By Amy Sall, graduate student of human rights at Columbia University
On September 17th, The Institute for the Study of Human Rights (ISHR) hosted their annual Fall Reception where human rights advocates, scholars, and students gathered to welcome the new school year. Hosted on the top floor of Columbia University’s School of International and Public Affairs (SIPA), the backdrop of the New York City skyline was a befitting scene for the diverse crowd of current and future human rights practitioners. The attendees included incoming and returning human rights students and professors from across Columbia, as well as scholars and fellows at the ISHR.
The reception was a great way to meet students, professors, human rights advocates and fellows. Hedayt Selim, a first-year student from Cairo in the Master of Arts in Human Rights Studies program, was among many of the guests attending the ISHR Fall Reception. “It’s a great opportunity to branch out and meet professors and fellow students that you wouldn’t otherwise meet.” Selim, like many other first-year students, ws drawn to Columbia’s human rights program for many reasons. “What I liked about this program was its interdisciplinary character and I think New York is a great place to be studying human rights.”
Yasmine Ergas, the Associate Director of the ISHR, and the Director for Gender and Human Rights addressed the crowd with a warm welcome and introduced a group of human rights leaders participating in the Human Rights Advocates program. Elazar Barkan, the Director of the ISHR, and Professor of International and Public Affairs at SIPA, introduced this year’s participating fellows in the Alliance for Historical Dialogue and Accountability program. Then the advocates and fellows each introduced themselves and spoke about the work they do in their respective countries. Coming from countries around the world, the advocates and fellows represent a diverse group with a collective common goal to raise awareness of human rights issues affecting their countries in order to push for peace and justice.
Geoffrey Mayamba, an advocate from Zambia participating in the Human Rights Advocates program, represented Prisoners Future Foundation which is an organization he founded that aims to improve the welfare of current and former prisoners in Zambia. “Our vision is to see a society in which the rights and other needs of prisoners and ex-prisoners are understood, respected and upheld.” Prisoners Future Foundation has been running for five years but has only been funded for two. Mayamba, having been a prisoner in his home of Zambia for over 10 years, was inspired to create the organization based on his own experiences. “Having seen the sufferings that prisoners are subjected to, I felt I could form an organization to address these issues and be a voice for the voiceless.” Some of the main priorities of the organization include working with the Zambian government in an effort to establish ways to decongest the prisons, provide access to adequate health care in the facilities, and find ways to improve prisoners’ access to justice. Mayamba’s organization also works with the Minister of Justice to develop judicial reform policy.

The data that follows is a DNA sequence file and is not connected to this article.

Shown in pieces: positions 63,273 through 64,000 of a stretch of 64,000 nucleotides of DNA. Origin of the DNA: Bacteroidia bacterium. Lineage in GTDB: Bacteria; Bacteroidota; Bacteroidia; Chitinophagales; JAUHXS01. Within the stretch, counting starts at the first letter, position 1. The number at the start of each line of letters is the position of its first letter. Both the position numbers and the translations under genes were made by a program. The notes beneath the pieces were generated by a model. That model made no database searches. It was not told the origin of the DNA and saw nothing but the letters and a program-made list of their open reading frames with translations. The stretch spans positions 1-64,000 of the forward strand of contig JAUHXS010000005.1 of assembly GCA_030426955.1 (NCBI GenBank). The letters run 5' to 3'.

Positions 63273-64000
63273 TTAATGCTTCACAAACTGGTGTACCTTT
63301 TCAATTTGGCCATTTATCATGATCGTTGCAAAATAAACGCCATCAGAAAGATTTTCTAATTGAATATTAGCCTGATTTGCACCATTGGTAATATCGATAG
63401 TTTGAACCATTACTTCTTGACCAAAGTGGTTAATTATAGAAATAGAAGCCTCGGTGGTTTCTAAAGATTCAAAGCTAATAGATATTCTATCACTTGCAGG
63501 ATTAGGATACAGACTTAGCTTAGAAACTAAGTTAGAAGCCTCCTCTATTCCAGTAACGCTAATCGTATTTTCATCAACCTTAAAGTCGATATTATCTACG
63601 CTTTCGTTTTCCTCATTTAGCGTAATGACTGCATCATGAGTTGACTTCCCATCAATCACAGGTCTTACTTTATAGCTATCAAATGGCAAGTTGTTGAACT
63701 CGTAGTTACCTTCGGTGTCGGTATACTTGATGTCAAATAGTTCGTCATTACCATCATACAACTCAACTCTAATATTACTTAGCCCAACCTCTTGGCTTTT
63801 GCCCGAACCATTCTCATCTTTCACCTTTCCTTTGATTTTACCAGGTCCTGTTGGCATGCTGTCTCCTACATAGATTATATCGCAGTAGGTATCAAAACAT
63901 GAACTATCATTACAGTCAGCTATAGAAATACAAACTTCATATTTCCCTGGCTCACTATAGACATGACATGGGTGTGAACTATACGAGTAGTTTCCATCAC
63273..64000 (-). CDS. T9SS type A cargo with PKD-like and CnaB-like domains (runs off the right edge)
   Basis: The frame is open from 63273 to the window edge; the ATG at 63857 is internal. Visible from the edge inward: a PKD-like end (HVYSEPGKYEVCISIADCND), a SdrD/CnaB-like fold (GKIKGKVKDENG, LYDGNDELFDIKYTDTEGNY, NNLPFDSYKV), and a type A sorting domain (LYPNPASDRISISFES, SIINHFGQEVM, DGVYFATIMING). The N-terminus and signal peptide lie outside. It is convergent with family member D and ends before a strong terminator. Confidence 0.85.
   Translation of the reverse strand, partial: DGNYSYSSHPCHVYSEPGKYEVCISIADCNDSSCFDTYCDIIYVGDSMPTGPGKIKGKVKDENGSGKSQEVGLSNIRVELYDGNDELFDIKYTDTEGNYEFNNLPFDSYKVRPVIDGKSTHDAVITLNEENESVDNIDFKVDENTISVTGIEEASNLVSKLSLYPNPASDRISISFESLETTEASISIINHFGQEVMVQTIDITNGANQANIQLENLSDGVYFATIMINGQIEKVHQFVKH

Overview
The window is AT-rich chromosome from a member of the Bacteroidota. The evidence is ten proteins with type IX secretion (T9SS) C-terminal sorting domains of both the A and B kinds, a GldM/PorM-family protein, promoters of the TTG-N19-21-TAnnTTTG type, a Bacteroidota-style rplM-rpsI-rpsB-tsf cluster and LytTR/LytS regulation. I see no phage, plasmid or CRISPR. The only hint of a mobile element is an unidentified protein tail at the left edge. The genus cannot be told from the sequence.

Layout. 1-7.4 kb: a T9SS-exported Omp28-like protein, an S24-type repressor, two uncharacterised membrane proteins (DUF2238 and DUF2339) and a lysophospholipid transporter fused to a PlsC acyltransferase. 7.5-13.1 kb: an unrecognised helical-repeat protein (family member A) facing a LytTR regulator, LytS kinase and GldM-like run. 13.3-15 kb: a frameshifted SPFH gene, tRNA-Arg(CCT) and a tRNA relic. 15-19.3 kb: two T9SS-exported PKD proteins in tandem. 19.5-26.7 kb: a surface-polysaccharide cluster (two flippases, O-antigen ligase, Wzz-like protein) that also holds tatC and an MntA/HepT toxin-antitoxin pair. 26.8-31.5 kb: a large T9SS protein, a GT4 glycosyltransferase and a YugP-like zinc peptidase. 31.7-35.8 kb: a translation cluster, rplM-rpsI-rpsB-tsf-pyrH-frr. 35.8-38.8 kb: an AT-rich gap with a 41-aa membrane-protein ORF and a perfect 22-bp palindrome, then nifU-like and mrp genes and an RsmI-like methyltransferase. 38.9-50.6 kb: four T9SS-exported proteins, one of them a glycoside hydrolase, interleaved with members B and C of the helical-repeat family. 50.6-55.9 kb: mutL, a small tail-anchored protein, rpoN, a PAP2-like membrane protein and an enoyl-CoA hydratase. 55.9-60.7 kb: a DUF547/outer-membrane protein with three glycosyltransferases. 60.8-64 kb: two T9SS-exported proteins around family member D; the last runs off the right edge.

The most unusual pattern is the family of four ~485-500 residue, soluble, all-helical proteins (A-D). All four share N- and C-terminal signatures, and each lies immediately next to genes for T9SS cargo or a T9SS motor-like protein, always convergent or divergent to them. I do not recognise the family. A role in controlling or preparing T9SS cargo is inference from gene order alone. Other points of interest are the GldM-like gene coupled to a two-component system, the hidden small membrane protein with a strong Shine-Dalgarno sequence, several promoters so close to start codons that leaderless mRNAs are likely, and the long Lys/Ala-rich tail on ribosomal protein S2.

Another advocate who discussed his work that evening was Biel Boutros Biel from South Sudan. Biel is the Executive Director of the South Sudan Human Rights Society for Advocacy (SSHURSA). “I’m learning a lot in the program and it is helping me do far better in my work in South Sudan.” Part of the work he does is inform people on human rights issues, as well as working to educate women, youth, local government officials and local authorities on human rights.
Serhat Rasul Cacan, one of the Alliance for Historical Dialogue and Accountability fellows introduced at the event, is a historian from Turkey that specializes in oral history. As part of his work and research in oral history, he works on projects that analyze narratives and life stories of Turkish people. Cacan focuses mainly on Kurdish narratives, and analyzes how Kurdish people have memorized events in the past. “There is a motto ‘we cannot change the history, but we can change our memory about the history.’” During his time at Columbia, Cacan plans to create a project which incorporates historical dialogue within Turkish and Armenian communities.
Isaiah Chabala, a former ambassador of Zambia to the United Nations and the European Union, was also among the distinguished, global leaders and advocates. After his career as an ambassador, Chabala became president and founder of a non-profit called Visionary Empowerment who’s mission is “to empower women and girls of under-served communities in Zambia, and to teach them how to sustain and enable themselves.” This in turn helps to combat poverty, gender inequality, and vulnerability. Visionary Empowerment was founded in 2005, and has successfully trained more than 600 women and girls by providing skills and vocational training.
The work of the ISHR’s advocates and fellows, as well as human rights students under the guidance of accomplished and enthusiastic professors was greatly recognized at the Fall Reception. The room was full of human rights actors and was an inspiring way to set the tone for the academic year.
Amy is a first year graduate student at Columbia University’s M.A. in Human Rights Program. Her interest is in human rights in Africa, with a special focus on children’s rights and youth development in the continent.